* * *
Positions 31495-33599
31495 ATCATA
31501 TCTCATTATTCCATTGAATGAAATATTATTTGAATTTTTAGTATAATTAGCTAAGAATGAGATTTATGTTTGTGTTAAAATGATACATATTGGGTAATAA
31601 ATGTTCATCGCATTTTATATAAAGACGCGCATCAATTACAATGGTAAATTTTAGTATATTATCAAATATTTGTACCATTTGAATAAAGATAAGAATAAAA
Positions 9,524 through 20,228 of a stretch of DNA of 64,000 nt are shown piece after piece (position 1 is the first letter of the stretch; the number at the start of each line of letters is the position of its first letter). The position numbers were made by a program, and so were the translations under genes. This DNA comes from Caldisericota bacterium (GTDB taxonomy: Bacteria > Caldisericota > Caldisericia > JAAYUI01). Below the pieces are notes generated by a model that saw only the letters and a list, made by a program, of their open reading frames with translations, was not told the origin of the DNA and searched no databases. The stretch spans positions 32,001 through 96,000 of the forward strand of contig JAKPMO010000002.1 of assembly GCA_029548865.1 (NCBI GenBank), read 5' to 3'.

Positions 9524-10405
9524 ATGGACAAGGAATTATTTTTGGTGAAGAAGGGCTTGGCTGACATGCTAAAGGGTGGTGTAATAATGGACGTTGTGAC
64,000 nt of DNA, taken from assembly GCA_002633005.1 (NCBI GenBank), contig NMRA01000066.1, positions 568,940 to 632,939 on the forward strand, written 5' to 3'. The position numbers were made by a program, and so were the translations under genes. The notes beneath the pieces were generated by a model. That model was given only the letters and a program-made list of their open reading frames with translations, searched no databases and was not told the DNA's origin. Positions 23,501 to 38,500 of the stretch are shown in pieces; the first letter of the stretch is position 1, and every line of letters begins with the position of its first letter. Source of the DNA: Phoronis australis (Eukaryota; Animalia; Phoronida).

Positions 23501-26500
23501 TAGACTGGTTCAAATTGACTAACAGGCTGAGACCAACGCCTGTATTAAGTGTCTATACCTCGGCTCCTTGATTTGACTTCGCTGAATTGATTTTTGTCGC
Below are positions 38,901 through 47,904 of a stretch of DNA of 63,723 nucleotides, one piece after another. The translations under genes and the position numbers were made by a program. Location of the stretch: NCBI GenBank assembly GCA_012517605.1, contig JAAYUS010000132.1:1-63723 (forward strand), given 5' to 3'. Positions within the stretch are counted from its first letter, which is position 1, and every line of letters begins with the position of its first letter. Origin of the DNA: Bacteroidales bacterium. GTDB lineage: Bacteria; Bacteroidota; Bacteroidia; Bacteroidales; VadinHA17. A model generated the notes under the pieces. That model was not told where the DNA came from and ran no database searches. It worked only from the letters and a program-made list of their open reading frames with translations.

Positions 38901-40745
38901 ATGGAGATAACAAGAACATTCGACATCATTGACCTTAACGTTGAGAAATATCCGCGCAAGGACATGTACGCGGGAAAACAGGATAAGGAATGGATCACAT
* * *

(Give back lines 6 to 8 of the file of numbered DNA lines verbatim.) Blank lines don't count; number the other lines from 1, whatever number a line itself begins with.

Positions 9524-10405
9524 ATGGACAAGGAATTATTTTTGGTGAAGAAGGGCTTGGCTGACATGCTAAAGGGTGGTGTAATAATGGACGTTGTGAC
64,000 nt of DNA, taken from assembly GCA_002633005.1 (NCBI GenBank), contig NMRA01000066.1, positions 568,940 to 632,939 on the forward strand, written 5' to 3'. The position numbers were made by a program, and so were the translations under genes. The notes beneath the pieces were generated by a model. That model was given only the letters and a program-made list of their open reading frames with translations, searched no databases and was not told the DNA's origin. Positions 23,501 to 38,500 of the stretch are shown in pieces; the first letter of the stretch is position 1, and every line of letters begins with the position of its first letter. Source of the DNA: Phoronis australis (Eukaryota; Animalia; Phoronida).